When a proposition turns personal


Wayne Wang's "The Center of the World" not only positions itself as a "Last Tango In Paris" for the new millennium, but also proves itself a worthy successor to that Bernardo Bertolucci groundbreaker.

Sure, it may not pack the same sexual wallop as the earlier film; it's a lot harder to shock film audiences today than it was in 1972. But the points it has to make about sexuality, emotion and identity are just as compelling.

Richard (Peter Sarsgaard) and Florence (Molly Parker) are two of the loneliest, most desperate people in town. He's a computer programming whiz who couldn't care less that he's about to make millions; she's a drummer for a local rock band who makes her real money doing lap dances at a place called Pandora's Box. Neither is what you would call fulfilled - professionally, emotionally or sexually.

They meet at a local coffee shop, and Richard is immediately attracted - by Molly's casual, hard-edged flirtatiousness, by the revelation of how she earns a paycheck and by the leopard-skin fabric he glimpses in her handbag. Sensing this as an opportunity to move his life in different and dangerous directions, he makes a proposition: Spend a weekend with me in Vegas, get $10,000.

Florence, aghast, insists she's not into having sex for money. But the offer gets the better of her, and she agrees - on condition he never kiss her on the mouth, they never complete the sexual act and she get her own room, with time reserved for herself.

He agrees and the two make for Vegas, for a weekend that's essentially "Pretty Woman" with an NC-17 rating (although "Center" is unrated, it warrants an adults-only tag). But complications quickly develop.

Richard, it becomes obvious, wants something to come of all this; he's never been this intimate with a woman before, either physically or psychically, and he wants more. And Florence, no matter how hard she tries to remain cold and aloof, senses something in this guy.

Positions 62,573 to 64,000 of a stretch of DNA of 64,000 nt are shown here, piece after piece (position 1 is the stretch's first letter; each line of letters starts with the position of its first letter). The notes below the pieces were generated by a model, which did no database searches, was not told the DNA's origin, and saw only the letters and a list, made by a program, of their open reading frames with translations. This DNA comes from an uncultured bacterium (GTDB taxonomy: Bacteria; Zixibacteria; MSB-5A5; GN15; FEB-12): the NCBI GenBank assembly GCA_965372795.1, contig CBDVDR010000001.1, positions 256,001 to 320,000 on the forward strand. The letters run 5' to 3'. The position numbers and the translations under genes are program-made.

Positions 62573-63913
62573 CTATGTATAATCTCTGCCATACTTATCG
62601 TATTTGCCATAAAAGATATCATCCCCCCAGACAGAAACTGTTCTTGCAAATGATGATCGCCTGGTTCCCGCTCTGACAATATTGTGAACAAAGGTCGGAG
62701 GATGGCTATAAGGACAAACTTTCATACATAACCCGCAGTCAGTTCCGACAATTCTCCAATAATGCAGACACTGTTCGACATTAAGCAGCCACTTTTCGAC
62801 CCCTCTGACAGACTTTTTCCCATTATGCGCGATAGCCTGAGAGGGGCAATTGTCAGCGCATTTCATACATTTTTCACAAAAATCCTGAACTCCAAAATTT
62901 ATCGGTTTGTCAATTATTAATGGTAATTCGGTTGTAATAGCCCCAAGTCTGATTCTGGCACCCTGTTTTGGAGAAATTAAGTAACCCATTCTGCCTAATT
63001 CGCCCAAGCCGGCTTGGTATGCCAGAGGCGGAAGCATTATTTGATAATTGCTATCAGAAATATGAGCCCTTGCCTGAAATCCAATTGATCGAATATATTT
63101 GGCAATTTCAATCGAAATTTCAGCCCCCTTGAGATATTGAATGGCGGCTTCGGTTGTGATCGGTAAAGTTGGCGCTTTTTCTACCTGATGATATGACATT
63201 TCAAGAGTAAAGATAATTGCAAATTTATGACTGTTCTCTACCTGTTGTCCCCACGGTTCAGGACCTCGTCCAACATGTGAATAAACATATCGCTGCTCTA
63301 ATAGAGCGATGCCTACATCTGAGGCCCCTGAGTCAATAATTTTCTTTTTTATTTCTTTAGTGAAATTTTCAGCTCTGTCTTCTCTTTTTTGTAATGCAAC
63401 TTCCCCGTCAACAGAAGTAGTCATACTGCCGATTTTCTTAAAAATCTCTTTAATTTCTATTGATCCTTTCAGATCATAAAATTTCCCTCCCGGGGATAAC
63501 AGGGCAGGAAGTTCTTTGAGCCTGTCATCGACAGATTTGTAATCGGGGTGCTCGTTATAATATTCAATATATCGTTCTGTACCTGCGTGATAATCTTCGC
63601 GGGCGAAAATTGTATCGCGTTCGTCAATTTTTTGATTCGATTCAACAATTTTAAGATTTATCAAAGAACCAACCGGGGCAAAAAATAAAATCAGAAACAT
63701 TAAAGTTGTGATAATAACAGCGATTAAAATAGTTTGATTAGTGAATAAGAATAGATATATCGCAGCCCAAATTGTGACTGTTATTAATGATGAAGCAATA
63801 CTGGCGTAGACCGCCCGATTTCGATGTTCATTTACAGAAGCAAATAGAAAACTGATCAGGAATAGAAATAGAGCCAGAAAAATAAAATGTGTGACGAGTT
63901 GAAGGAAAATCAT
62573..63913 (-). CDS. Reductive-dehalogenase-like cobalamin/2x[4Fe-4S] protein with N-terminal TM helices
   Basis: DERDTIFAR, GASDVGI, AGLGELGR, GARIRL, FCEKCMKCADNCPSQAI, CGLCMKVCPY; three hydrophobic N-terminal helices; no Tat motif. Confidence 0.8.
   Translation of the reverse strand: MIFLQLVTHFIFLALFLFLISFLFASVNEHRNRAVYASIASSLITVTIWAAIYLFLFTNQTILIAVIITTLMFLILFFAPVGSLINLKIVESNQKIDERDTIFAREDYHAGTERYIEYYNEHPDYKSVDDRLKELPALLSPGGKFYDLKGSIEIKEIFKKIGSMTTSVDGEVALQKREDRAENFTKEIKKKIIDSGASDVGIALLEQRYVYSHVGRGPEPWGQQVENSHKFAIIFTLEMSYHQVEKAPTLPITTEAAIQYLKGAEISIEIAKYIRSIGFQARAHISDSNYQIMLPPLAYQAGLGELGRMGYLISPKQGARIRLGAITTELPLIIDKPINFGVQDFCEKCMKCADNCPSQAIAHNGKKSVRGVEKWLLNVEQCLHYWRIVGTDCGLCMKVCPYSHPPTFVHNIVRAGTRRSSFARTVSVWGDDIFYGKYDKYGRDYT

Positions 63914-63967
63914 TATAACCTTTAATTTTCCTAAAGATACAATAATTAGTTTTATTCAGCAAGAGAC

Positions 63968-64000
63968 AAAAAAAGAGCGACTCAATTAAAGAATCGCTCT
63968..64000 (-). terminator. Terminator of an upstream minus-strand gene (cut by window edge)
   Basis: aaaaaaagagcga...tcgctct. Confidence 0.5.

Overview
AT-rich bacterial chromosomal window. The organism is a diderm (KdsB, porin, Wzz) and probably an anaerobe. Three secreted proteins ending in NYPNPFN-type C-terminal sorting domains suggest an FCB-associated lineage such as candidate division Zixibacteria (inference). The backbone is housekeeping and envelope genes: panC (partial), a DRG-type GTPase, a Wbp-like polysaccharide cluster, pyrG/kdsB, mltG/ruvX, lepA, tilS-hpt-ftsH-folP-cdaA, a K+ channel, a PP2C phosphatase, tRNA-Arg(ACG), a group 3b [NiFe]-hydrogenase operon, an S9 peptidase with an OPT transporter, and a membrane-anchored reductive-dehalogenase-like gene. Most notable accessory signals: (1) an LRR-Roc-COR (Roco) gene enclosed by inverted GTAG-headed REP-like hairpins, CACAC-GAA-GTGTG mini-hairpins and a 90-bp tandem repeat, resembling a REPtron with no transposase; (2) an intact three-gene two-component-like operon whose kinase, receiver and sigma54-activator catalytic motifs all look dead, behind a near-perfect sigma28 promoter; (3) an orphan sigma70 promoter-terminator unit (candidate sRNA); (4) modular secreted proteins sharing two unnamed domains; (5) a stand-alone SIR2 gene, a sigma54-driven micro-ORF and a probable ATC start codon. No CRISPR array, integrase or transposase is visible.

Their differences come into sharpest focus when Florence's similarly uninhibited friend, Jerri (Carla Gugino, as the polar opposite of the loving mom she plays in "Spy Kids"), shows up and spins her tale of woe. Richard's reaction to both it and to Jerri opens Florence's eyes that much wider.

Sarsgaard and Parker make for two convincing lost souls; both have been so busy disengaging themselves from the world that neither knows what to do when real emotion shows up. And while the film displays its share of skin, much of its power comes from the sheer blankness of their faces; as erotic as it may be to watch them have at one another, it's devastating to watch their shared inability to cope with life - and emotion - in the real world.

There's also something of a war being played out here - that's where the title comes from, as Richard and Florence debate where the "center" of the world is. He believes it's the human heart, where emotion rules; she, in language much more graphic than this, suggests it lies in a far less cerebral part of the body. For three days, they engage in a psychic tug-of-war over who's right.

Like "Tango," Wang's film also seeks to uncover whether sex without emotion is really possible, or worth the effort. And like Bertolucci's film, it suggests such a disconnection constitutes a path best avoided.

The Center of the World'

Starring Peter Sarsgaard and Molly Parker

Directed by Wayne Wang

Released by Artisan Entertainment

Unrated (Sex, language, nudity)

Running time 86 minutes

Sun score * * *

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